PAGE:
Fig. 4: Expression levels of three heat-shock protein genes in R. padi individuals differing in infection status and with and without heat stress (at CTMax).
figure4

Expression levels are relative to those observed for virus-free aphids in the absence of heat stress (Hsp70 A: Student’s t-test = 9.81, df = 34, P ≤ 0.0001; Hsp70 B: t test = 6.45, df = 34, P ≤ 0.0001). Values higher than 0 indicate increased gene expression, whereas values lower than 1 indicate gene suppression. Significant fold changes compared with R. padi virus-free are indicated, and bars represent mean ± SE (n = 8 per treatment). Source data are provided as a Source data file.

We next used quantitative real-time PCR (qRT-PCR) to measure and compare the expression levels of the three heat-shock proteins and across treatments. Under heat stress, viral infection significantly increased the expression of each of these genes in R. padi (Fig. 4), with mRNA levels for Hsp70 increasing by more than 1000-fold, while those of Hsp70 B and Hsp90 C increased by around 100- and 30-fold, respectively. At room temperature (23 °C), Hsp70 A expression in viruliferous aphids was repressed relative to that in uninfected aphids, while levels of the other two genes were unaffected (Fig. 4).

Temperature and viral infection influence aphid lifespan and fecundity

To examine how interspecific competition, temperature, and viral infection influenced the lifespan and fecundity of R. padi and R. maidis, we conducted a full-factorial experiment with aphids on wheat plants in climate-controlled chambers. In the absence of viral infection or competition between aphid species, increasing air temperatures from 15 to 28 °C tripled the lifespan of R. padi while reducing that of R. maidis by half (Table 1; Fig. 5a, b; Supplementary Fig. 5; Supplementary Tables 7 and 8). Similarly, fecundity rates for R. padi at 28 °C were twice those observed at 15 °C (Fig. 5c), while the fecundity of R. maidis dropped by more than half (Fig. 5d). Interspecific competition negatively affected the lifespan and fecundity of both aphid species, although these effects were small relative to the effects of temperature (Table 1). Furthermore, some effects were temperature and species specific (Table 1; Fig. 5). For example, the presence of R. padi lowered the lifespan of R. maidis by an average of 10 days but only at temperatures between 15 and 21 °C (Fig. 5a). Meanwhile, the presence of R. maidis reduced the lifespan of R. padi by 2–5 days regardless of temperature (Fig. 5a).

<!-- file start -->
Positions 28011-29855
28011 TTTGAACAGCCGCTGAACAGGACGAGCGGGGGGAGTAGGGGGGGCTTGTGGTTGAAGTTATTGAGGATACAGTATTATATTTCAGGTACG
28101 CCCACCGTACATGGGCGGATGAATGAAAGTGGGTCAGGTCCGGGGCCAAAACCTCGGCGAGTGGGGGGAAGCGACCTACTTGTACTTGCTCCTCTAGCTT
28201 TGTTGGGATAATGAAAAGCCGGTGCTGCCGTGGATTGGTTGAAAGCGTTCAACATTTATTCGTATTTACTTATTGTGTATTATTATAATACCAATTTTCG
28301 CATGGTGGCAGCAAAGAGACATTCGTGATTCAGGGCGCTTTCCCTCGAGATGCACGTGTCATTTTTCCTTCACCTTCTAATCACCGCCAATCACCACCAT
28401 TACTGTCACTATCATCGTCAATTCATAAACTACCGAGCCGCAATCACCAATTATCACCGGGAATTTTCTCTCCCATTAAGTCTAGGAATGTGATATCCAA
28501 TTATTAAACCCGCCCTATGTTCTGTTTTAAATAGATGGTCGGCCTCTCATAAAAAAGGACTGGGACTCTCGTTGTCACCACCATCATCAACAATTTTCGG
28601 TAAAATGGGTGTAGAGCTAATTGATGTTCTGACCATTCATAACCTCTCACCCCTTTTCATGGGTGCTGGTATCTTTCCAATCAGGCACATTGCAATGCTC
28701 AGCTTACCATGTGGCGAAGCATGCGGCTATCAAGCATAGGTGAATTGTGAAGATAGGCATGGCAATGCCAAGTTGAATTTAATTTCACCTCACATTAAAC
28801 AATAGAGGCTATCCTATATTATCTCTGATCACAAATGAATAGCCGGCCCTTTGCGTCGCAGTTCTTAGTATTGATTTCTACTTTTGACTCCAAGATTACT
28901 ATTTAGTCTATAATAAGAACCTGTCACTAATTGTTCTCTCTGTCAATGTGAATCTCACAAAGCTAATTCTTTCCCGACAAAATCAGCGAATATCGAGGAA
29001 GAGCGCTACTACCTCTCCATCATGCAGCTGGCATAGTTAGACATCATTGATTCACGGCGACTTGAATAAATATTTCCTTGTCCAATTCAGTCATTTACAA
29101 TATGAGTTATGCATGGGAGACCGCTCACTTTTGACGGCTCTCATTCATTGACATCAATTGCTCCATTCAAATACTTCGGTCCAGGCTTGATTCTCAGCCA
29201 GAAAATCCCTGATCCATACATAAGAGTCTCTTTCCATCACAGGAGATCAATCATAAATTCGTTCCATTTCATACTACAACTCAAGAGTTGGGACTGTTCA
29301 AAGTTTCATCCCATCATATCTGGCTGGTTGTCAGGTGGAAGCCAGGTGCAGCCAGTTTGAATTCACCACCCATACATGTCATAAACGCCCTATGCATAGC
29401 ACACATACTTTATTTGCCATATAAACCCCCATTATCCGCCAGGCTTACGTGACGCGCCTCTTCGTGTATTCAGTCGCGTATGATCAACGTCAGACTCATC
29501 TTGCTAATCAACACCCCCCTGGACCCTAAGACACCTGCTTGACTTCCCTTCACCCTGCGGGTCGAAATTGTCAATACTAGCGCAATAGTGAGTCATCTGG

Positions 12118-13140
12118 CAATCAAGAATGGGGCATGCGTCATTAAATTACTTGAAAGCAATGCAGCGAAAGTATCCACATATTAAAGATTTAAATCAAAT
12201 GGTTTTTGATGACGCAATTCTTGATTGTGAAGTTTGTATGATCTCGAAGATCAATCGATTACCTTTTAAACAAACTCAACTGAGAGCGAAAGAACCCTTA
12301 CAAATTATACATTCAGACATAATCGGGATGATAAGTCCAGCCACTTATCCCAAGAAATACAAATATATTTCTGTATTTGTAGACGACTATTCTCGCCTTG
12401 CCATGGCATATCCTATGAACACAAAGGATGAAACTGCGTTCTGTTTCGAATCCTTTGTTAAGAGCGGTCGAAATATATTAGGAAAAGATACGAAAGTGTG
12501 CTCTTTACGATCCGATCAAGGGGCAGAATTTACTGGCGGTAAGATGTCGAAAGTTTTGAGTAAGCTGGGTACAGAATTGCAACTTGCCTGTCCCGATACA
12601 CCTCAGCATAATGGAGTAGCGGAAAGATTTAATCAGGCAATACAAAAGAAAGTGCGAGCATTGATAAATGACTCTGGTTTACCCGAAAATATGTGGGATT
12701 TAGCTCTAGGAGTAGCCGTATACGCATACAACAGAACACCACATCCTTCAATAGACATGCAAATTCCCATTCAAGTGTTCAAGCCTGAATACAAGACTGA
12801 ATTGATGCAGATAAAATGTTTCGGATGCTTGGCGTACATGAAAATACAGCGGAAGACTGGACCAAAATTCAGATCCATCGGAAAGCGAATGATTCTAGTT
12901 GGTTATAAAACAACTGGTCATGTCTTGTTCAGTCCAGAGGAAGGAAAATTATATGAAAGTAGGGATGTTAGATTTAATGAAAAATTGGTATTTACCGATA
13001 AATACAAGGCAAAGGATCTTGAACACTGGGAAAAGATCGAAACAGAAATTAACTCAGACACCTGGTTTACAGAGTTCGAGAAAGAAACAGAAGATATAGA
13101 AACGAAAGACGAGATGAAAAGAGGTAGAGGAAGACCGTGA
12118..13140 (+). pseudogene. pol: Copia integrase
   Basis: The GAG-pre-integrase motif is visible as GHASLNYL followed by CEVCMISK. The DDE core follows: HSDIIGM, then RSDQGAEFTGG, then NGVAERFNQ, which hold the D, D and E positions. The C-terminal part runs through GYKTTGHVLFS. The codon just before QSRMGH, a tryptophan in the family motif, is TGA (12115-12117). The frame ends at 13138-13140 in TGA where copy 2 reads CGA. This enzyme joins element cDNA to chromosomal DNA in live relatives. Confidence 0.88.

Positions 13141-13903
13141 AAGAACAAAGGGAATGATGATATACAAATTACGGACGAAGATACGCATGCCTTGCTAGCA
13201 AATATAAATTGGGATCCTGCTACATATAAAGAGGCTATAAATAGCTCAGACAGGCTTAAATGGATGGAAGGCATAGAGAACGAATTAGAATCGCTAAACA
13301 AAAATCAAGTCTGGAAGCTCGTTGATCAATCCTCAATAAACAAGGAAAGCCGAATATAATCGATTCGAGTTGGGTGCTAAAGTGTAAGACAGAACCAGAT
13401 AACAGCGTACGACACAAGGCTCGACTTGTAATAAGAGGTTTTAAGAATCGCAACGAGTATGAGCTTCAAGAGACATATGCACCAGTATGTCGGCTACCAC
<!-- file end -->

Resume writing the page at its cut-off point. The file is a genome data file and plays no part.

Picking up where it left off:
Table 1 Analysis of deviance (type II) of full-factorial models from experiments testing the effects of viral infection (virus-free, BYDV-PAV, BYDV-RMV), temperature (15–28 °C), and interspecific co-occurrence (with, without), on the lifespan (days) and fecundity (# of offspring) of Rhopalosiphum padi and R. maidis raised on wheat plants.